About 400 metres (437 yards) below portage number 11, the canoeist approaches portage number 12.
From the upstream side, this portage starts on the east shore about 45 metres (49 yards) before the start of the fall.
From Muskike Lake, this portage starts on the northwest shore about 45 metres (49 yards) from the foot of the fall.
About 2 1/2 kilometres (1 1/2 mile) below portage number 12, at the outlet of Muskike Lake, the canoeist approaches Medicine Rapids and portage.
From Muskike Lake, Medicine Portage starts on the northeast, or left, shore about 20 metres (22 yards) above the rapid.
From Chachukew Lake, Medicine Portage starts on the northeast, or right, side immediately at the base of the rapid.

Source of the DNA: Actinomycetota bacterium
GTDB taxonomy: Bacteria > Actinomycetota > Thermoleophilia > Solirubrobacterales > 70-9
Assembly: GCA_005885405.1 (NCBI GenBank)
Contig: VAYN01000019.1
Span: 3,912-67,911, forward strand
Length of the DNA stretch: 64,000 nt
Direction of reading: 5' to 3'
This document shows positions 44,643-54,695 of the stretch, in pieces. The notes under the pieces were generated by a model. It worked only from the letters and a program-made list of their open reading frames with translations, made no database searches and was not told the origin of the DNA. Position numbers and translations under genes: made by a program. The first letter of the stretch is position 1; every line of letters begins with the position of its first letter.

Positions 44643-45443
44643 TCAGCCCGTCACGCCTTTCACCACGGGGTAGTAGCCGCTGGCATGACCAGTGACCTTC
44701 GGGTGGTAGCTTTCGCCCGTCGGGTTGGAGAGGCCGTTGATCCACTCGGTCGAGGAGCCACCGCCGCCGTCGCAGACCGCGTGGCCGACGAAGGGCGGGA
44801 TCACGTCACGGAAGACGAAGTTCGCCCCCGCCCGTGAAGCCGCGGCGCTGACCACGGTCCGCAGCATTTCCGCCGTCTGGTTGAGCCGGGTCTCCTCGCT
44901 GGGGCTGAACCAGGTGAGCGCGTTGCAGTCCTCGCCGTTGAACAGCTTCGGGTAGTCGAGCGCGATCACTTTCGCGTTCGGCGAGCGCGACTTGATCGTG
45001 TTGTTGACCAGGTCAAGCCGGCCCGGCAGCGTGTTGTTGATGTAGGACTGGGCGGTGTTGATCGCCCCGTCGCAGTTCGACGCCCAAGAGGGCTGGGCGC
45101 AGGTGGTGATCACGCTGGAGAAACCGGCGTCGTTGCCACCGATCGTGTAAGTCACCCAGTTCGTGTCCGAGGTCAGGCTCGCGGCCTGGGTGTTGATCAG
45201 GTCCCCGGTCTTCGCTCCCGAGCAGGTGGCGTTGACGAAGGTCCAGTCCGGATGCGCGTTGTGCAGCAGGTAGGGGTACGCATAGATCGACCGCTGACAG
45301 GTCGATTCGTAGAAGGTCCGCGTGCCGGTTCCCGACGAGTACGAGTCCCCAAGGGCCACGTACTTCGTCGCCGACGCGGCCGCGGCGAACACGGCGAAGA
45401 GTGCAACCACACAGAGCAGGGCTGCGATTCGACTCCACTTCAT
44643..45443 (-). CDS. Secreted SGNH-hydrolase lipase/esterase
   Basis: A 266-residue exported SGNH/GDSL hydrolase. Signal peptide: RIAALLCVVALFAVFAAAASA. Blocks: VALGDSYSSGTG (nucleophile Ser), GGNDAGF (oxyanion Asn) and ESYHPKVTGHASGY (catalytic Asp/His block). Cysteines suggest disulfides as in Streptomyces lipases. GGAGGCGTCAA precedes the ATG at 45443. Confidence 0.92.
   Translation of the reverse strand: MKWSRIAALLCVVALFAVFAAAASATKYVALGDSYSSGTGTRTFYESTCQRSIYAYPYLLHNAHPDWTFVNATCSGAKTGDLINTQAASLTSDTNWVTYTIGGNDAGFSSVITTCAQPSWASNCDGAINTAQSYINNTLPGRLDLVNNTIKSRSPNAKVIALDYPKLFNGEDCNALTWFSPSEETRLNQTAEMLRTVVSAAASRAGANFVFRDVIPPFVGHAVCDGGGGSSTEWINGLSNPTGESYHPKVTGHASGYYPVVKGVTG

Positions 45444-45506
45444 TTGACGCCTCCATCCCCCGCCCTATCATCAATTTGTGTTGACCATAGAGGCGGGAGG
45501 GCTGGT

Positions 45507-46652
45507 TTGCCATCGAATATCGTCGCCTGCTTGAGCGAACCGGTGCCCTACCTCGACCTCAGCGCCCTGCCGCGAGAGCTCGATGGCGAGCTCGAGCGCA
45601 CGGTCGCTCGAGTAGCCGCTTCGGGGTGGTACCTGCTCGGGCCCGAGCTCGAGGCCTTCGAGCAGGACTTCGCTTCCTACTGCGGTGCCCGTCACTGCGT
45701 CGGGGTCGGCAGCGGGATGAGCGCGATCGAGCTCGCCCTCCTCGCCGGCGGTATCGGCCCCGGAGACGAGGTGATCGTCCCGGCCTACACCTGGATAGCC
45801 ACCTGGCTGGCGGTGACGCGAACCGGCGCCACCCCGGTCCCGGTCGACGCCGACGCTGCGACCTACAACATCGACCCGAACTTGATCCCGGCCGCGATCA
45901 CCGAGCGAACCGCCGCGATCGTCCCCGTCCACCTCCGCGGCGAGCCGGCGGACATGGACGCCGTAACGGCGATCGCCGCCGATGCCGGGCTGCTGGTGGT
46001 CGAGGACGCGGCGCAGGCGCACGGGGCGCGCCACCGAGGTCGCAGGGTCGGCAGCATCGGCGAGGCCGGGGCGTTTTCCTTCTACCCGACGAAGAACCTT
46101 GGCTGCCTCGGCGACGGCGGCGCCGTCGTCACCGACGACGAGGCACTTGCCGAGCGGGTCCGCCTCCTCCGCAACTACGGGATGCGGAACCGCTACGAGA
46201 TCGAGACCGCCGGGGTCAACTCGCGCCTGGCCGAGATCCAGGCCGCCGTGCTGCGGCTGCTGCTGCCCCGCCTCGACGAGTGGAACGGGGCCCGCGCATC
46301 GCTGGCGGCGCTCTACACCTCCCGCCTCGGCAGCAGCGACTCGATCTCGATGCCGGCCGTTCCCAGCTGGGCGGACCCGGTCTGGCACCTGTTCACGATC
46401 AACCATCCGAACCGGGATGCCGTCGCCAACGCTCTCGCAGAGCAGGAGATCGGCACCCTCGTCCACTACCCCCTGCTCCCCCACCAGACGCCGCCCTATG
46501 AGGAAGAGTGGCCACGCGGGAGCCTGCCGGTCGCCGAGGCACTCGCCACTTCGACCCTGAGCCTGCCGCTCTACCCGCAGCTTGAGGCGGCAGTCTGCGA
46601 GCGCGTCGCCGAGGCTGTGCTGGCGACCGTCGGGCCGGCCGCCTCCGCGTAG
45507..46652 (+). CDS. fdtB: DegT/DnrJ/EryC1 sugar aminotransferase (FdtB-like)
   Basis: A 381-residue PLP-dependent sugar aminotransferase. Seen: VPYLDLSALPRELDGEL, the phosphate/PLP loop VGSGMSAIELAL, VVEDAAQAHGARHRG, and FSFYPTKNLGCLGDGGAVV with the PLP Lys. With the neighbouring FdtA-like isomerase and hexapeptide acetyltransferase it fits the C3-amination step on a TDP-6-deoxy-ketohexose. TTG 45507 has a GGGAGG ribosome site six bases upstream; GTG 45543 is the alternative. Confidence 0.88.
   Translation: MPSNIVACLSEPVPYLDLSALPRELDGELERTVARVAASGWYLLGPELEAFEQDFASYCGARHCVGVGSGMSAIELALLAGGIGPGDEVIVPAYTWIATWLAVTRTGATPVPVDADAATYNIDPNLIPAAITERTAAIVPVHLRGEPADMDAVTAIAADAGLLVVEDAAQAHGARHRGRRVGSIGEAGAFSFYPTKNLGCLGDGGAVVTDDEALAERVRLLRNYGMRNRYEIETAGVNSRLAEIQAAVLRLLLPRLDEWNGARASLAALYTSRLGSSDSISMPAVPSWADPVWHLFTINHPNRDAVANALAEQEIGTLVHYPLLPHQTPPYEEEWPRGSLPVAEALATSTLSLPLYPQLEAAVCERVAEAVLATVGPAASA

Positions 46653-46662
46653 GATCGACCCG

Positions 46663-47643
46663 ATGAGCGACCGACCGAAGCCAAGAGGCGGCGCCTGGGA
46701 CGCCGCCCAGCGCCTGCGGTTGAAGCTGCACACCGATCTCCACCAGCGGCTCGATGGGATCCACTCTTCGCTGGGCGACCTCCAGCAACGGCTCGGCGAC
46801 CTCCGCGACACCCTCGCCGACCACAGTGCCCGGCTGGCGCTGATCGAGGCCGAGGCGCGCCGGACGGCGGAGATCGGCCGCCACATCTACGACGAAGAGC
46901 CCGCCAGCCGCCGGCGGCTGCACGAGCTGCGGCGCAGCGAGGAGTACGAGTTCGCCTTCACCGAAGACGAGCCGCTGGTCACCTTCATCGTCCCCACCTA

After passing Medicine Rapids the canoeists should head in a generally easterly direction to the channel leading to Pelican Lake and the community of Pelican Narrows.
Pelican Narrows has road connections with the outside via Highways #135 and #106. Accommodation, air-charter, camping, food, gasoline and telephone services are also available.
From Pelican Narrows travel in a southeasterly direction about three kilometres (1 3/4 mile) to the outlet of the lake at Opawikusehikan Narrows. Canoeists may easily pass under the highway bridge and on to the northwest portion of Mirond Lake.
Travel in a generally southeast direction past the southwest shore of Gillies Peninsula to the outlet of the lake at Corneille Rapids.
From Mirond Lake, this portage starts on the north, or left, shore in a cove about 90 metres (98 yards) above the start of the rapids.